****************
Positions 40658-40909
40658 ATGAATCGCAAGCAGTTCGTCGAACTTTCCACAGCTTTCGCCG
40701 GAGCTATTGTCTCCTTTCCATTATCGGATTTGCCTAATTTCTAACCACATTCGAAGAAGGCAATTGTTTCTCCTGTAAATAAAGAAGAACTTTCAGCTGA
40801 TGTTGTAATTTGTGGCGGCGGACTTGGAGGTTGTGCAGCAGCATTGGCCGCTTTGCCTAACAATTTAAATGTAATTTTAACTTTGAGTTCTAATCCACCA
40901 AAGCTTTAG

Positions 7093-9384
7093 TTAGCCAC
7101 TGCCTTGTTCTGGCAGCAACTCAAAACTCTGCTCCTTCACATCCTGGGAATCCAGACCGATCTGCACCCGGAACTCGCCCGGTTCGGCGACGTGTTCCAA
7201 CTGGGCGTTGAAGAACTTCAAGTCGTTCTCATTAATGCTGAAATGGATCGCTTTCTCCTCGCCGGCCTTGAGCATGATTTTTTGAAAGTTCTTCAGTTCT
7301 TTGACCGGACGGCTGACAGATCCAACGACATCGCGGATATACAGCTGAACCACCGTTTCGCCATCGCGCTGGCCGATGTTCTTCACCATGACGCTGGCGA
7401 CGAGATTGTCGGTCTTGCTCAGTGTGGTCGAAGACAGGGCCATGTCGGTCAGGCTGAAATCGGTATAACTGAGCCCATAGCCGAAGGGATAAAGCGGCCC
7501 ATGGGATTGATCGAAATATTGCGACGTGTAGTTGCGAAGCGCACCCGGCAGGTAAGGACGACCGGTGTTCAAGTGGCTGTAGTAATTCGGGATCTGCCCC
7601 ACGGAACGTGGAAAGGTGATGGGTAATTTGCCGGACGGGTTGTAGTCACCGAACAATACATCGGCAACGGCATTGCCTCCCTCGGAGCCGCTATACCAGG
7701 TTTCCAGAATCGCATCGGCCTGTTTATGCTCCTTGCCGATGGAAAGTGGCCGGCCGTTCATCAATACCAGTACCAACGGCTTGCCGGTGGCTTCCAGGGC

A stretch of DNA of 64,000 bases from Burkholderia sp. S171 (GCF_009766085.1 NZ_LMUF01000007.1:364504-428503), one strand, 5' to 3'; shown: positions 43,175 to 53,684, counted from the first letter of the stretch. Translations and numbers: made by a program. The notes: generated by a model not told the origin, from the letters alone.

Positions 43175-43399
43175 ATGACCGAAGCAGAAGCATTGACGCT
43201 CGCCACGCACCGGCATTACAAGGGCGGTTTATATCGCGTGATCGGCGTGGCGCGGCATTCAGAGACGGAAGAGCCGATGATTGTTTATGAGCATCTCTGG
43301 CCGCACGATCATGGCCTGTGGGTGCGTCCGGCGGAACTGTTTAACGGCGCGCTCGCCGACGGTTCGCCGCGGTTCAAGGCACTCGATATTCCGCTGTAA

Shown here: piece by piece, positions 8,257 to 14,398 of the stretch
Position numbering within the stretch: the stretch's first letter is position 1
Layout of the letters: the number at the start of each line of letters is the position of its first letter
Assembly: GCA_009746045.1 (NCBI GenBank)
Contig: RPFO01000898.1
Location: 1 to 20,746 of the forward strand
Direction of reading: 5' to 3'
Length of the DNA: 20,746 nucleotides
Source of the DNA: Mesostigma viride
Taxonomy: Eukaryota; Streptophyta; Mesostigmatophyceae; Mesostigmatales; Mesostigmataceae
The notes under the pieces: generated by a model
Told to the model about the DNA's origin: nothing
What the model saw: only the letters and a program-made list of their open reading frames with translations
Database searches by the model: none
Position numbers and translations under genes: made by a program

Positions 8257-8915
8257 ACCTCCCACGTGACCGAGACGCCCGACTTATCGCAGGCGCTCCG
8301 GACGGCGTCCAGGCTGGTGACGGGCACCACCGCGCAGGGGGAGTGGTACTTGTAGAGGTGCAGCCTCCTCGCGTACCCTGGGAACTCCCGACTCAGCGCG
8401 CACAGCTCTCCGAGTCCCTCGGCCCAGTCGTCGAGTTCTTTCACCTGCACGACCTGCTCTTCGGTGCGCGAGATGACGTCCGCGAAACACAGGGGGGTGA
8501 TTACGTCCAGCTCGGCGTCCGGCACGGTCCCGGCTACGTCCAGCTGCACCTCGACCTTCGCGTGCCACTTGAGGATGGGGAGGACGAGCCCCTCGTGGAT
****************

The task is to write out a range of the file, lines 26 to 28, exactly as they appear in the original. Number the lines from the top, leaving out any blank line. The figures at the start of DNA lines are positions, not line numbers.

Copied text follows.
Direction of reading: 5' to 3'
Length of the DNA: 20,746 nucleotides
Source of the DNA: Mesostigma viride